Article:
A local family says an ongoing dispute with its tenant, could leave them with no place to live.

After selling their primary residence, Justin Trudel and his family were set to move into their rental property next month, but fear a looming eviction freeze could leave them without a roof over their heads.

Trudel alleges the tenant was asked to vacate the rental property months ago, so the Trudel family could move in. The family adds that the tenant has not paid any fees for six-months.

The property has been a rental for the Trundel family for the last year, but in June, Trudel said he stopped receiving rent payments from the tenant.

“There’s been some promises of payments, some attempts to come to payment agreements, a lot of our emails and texts are going unanswered - still no payments,” Trudel said.

With the bills racking up, Trudel and his family chose to sell their primary residence, set to close on February 21, and move into their rental property.

“Two mortgages for our family is a stretch to begin with, two young kids, two daycare bills,” he said.

In August, Trudel submitted an application to the Landlord and Tenant Board to evict the tenant for non-payment. He waited until December for a hearing and the board approved the request.

“At that point they informed us an evictions order was imminent, I believe they stated up to thirty days it would take, that time has now gone and past,” said Trudel.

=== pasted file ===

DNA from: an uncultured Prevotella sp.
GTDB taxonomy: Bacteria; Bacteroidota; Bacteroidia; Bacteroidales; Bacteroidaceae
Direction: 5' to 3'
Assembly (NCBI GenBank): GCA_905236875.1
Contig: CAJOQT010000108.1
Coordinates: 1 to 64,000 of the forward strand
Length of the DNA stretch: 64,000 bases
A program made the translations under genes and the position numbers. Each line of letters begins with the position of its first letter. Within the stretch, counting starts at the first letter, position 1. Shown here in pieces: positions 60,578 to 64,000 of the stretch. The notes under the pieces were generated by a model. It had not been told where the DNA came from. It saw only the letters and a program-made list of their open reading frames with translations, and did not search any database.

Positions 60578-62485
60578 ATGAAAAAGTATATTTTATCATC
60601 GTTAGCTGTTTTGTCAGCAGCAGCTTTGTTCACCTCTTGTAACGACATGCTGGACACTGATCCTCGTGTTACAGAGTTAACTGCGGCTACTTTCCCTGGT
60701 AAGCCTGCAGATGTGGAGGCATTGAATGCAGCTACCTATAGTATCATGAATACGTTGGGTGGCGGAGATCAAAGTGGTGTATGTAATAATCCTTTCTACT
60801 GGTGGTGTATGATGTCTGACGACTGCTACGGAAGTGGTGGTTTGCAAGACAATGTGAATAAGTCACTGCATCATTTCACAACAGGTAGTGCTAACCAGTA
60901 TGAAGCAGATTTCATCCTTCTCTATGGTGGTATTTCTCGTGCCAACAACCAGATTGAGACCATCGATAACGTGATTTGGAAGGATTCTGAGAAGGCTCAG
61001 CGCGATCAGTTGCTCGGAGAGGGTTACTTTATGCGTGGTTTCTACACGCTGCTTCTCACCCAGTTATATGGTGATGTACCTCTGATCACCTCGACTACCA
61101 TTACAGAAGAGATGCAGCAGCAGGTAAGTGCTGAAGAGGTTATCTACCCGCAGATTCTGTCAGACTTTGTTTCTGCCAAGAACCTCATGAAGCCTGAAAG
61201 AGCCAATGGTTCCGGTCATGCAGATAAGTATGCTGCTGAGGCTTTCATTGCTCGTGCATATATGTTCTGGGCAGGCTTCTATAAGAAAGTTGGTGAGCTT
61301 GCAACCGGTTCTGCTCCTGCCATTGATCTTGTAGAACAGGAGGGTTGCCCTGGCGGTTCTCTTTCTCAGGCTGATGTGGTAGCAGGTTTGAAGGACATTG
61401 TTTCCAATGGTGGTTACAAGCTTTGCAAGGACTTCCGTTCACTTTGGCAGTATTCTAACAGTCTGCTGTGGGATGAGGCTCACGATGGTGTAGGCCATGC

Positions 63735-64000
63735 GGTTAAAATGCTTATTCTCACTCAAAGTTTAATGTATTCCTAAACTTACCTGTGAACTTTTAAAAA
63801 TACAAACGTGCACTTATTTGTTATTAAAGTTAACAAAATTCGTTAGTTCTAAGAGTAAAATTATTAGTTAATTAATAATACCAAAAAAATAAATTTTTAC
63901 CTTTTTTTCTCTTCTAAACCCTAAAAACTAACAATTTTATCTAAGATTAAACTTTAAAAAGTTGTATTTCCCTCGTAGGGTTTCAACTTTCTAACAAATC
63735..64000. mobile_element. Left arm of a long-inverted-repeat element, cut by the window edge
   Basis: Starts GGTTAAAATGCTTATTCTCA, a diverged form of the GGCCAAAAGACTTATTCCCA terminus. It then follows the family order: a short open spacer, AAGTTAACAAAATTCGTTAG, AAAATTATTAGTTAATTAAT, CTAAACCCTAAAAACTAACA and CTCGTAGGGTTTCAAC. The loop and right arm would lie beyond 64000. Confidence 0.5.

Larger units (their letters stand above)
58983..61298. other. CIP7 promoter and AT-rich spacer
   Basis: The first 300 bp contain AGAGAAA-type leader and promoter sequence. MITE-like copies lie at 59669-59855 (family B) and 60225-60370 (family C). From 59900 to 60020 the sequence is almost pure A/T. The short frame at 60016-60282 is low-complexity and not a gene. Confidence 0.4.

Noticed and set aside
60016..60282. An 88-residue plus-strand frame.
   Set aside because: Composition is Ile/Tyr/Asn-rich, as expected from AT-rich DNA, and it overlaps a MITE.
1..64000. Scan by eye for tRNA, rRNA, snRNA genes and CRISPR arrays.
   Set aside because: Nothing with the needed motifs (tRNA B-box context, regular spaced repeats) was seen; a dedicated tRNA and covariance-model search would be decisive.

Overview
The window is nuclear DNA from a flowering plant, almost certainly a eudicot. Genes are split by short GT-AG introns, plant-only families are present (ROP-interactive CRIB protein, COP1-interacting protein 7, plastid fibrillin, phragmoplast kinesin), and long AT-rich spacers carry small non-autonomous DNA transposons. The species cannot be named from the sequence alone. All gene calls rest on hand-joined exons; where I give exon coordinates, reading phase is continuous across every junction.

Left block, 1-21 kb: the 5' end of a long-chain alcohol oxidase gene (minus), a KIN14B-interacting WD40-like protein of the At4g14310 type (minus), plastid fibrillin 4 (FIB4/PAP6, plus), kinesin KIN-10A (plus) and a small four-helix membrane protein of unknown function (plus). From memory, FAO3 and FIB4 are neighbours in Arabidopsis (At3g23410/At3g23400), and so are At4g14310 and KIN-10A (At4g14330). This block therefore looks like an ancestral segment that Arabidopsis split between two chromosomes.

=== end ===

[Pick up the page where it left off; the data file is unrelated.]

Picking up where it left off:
But now, with a State of Emergency in effect, Trudel is concerned a looming tenant eviction ban will leave him and his family without a home to move into.

“Another 28-day freeze puts us out of our house,” he said.

CTV has attempted to contact the tenant but has not heard back.

“The sheriff here in Ottawa, I’m advised they’re waiting for clarification from the province and the expectation is that there will be a tenant eviction moratorium again during this new state of emergency,” said Ottawa Lawyer Michael Thiele, Partner at Quinn Miele Mineaukt Grodzki LLP.

“It puts landlords who have significant rental arrears in a very tough spot, because there’s no legal recourse, there’s no remedy, there’s nothing they can do,” he added.

“Our original thought was to move in with relatives, unfortunately right now those relatives live on the Quebec side with those restrictions over there, and co-mingling households isn’t really an ideal situation,” said Trudel.

With just over a month left in their current home — Trudel, his two kids, and his wife, are left with questions about the roof over their heads.

“I’m just concerned what the end result will be, where we’re going to live,” he said.